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Paris Saint-Germain said they are investigating instances of ethnic profiling in scouting materials for youth players after a report revealed the French club had collected the information from 2013-2018.

In their latest Football Leaks update, Mediapart reported that between 2013-18, PSG’s recruiters outside of the Paris region included an “origin” section in their scouting reports that listed “African, Caribbean, French and Maghreb” as options.

PSG confirmed that “these forms were introduced at the sole personal initiative of the head of this department” before detailing that an internal investigation was launched in October “to understand how such practices could have existed” and “decide on the necessary measures to be taken.”

Mediapart used the example of the non-recruitment of Yann Gboho, an under-13 midfielder with Rouen in 2014 who was signed by Rennes one year later and is now in their youth academy, to illustrate the misuse of the information.

Marc Westerloppe, PSG’s domestic recruitment chief, was quoted as saying during a meeting in 2014 that there were “too many West Indians and Africans in Paris” and that “it was a shame to be scouting the same profile of player that can already be found in Paris” before adding that such a policy was a “request from the leadership.”

PSG director general Jean-Claude Blanc said he knew of what he called the “extremely ambiguous” comments made by Westerloppe during one meeting, comments for which Westerloppe was summoned by the club.

“We asked him to explain and justify himself, which he did and we judged at the time — without knowing about the existence of the profiling and the ethnic criteria — his explanations as acceptable,” Blanc told The Associated Press. “So we didn’t take any sanction against him, but we explicitly reminded him as to have no ambiguity with regards to the recruitment of youngsters.”

Asked why Westerloppe was not dismissed, Blanc replied: “Labor law does not allow you to fire someone just for making an ambiguous comment during a meeting … We didn’t have sufficient elements in hand to fire him three years ago. The existence of the lists was not known.”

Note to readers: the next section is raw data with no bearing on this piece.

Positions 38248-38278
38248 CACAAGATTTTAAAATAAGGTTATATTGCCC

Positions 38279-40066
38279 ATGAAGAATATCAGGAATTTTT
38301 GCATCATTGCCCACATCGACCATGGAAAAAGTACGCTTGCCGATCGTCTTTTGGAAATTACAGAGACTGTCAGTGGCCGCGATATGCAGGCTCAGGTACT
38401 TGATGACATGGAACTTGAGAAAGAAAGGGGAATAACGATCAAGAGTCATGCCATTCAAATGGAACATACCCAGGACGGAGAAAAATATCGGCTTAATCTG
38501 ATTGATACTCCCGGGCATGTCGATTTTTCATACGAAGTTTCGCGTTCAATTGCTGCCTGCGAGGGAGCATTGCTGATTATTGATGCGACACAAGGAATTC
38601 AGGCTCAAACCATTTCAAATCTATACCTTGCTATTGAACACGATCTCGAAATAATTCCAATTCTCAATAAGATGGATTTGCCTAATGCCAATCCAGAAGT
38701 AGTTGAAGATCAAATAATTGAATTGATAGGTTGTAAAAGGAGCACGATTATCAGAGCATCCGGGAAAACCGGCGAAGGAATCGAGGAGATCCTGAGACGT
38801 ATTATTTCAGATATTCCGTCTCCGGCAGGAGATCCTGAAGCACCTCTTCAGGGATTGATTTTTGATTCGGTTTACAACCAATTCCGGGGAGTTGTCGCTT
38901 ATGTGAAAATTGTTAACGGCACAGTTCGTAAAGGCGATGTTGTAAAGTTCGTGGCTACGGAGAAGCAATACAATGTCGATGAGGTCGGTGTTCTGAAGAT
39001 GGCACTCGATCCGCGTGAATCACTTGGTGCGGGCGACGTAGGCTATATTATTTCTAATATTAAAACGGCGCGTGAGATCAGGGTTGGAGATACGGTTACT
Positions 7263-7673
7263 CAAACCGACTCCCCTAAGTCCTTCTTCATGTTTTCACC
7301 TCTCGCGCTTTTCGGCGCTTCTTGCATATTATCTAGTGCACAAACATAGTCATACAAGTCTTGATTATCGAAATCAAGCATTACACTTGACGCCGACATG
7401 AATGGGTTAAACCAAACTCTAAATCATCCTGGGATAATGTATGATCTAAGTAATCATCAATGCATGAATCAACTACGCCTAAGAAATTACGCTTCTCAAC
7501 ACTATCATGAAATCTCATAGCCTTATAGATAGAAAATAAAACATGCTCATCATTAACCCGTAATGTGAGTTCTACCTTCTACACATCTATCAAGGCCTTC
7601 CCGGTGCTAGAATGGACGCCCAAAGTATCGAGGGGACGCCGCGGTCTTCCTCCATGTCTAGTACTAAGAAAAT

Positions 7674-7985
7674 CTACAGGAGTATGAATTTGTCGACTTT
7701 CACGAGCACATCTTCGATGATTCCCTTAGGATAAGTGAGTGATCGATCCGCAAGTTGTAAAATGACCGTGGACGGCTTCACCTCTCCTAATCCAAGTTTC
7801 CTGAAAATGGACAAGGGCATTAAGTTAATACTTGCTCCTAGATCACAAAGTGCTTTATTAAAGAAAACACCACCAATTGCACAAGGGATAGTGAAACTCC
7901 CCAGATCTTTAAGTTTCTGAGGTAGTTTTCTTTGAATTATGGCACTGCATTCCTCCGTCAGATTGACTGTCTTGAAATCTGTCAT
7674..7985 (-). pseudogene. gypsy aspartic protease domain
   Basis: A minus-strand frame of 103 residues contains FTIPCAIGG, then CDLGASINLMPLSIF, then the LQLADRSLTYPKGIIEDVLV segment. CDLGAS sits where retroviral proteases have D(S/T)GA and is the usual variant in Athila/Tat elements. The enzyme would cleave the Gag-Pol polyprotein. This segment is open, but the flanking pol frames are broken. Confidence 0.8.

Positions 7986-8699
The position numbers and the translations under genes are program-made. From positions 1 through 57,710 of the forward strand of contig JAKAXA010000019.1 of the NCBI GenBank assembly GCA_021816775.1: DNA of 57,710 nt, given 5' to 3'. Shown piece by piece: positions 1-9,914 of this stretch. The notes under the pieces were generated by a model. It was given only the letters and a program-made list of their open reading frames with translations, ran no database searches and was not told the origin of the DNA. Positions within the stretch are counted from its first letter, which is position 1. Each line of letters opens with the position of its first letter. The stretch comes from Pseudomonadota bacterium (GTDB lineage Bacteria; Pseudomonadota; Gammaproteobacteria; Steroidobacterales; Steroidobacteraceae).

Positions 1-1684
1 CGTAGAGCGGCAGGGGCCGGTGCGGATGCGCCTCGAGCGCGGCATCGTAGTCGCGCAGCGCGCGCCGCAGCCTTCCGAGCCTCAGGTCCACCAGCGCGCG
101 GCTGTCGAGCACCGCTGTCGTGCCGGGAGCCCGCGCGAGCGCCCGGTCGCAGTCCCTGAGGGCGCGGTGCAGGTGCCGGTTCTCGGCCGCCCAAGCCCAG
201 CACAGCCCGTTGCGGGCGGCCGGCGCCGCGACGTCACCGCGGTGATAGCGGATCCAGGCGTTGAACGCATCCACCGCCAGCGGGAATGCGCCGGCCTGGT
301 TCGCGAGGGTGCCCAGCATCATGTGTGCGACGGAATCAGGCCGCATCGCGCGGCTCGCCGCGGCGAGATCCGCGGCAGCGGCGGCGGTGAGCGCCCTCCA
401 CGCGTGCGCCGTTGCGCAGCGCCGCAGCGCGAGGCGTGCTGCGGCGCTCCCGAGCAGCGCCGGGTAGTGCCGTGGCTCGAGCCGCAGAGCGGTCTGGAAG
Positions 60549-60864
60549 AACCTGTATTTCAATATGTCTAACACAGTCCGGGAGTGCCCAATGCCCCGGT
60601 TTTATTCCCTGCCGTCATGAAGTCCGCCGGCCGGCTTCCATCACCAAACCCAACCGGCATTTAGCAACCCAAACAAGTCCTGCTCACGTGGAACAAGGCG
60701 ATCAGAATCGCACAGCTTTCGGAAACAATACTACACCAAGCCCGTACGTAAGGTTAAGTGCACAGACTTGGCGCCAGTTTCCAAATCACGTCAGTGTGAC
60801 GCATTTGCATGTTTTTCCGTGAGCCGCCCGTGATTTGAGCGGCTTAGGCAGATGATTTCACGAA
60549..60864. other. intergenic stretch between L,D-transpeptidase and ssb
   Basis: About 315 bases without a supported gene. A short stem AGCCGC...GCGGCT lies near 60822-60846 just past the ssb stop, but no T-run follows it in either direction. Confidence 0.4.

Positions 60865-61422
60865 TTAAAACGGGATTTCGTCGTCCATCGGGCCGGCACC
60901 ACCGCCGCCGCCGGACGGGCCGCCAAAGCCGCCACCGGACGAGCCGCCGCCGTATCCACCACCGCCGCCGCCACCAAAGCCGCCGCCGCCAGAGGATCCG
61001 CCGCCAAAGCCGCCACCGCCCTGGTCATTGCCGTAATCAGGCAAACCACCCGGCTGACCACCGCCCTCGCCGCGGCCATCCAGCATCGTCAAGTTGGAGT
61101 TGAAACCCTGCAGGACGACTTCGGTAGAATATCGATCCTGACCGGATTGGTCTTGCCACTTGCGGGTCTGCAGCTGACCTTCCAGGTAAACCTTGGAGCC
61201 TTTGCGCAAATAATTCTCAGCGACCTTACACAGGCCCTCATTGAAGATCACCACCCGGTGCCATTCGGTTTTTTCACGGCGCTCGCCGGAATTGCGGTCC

Although PSG had not planned to speak directly with Gboho, who is now with first division Rennes, Blanc says discussions could take place.

“I think we’ll meet this young player at some point in the next few weeks,” Blanc said. “We’ll see if we meet him as part of the internal inquiry. For now it’s not planned.”

Olivier Letang, PSG’s sporting director at the time of the aforementioned lists, is now president of Rennes. He hired Westerloppe in January. Gboho signed professional forms this year.

Seven years ago, French soccer was rocked by revelations from Mediapart that then-national team coach Laurent Blanc and others discussed informal quotas limiting black and Arab youth players’ involvement in the national squad.

According to Mediapart, Blanc was informed of Westerloppe’s comments in June and summoned him to a meeting before clearing him, while director of human resources Celine Peltier alleged that former sporting director Olivier Letang “made identical remarks” to Westerloppe.

Letang later said that he was “shocked and hurt” that his name has been associated with the report.

Revealing contact from media consortium EIC in early October, PSG confirmed the existence of “an unacceptable identification field” in scouting reports from outside of the Ile-de-France region and said that “the Club’s General Management at no time was aware of an ethnic monitoring within the scouting department or ever in possession of such a form.”

PSG continued that “these forms betray the spirit and values of PSG” and branded Westerloppe’s alleged 2014 quotes as “reprehensible,” while pointing out that a lack of “concrete evidence to corroborate these statements” meant that the “appropriate disciplinary measures” were “unable to be implemented.”

With the internal investigation still not over, PSG stated that they have already “defined a controlled methodology for scouting” including “a code of conduct, an ethical alert procedure and a promotion of ethical culture among club employees,” and will also “set up awareness programmes via Human Resources.”

PSG reiterated their “fight against all forms of discrimination” and the fact that the club has been “fighting against all forms of stadium violence and racism” for the past 10 years.

Under French law, “collecting or processing personal data that directly or indirectly reveals the racial or ethnic origin of a person” is an offence punishable by five years in prison and a €300,000 fine.

PSG’s senior side possess a number of homegrown players of varying ethnic backgrounds scouted within Ile-de-France, such as Alphonse Areola (Philippines), Presnel Kimpembe (a former DR Congo under-20 international), Colin Dagba (Benin), Stanley N’Soki (Congo), Christopher Nkunku (DR Congo), Yacine Adli (Algeria) and Moussa Diaby (Mali).

Information from The Associated Press was used in this report.



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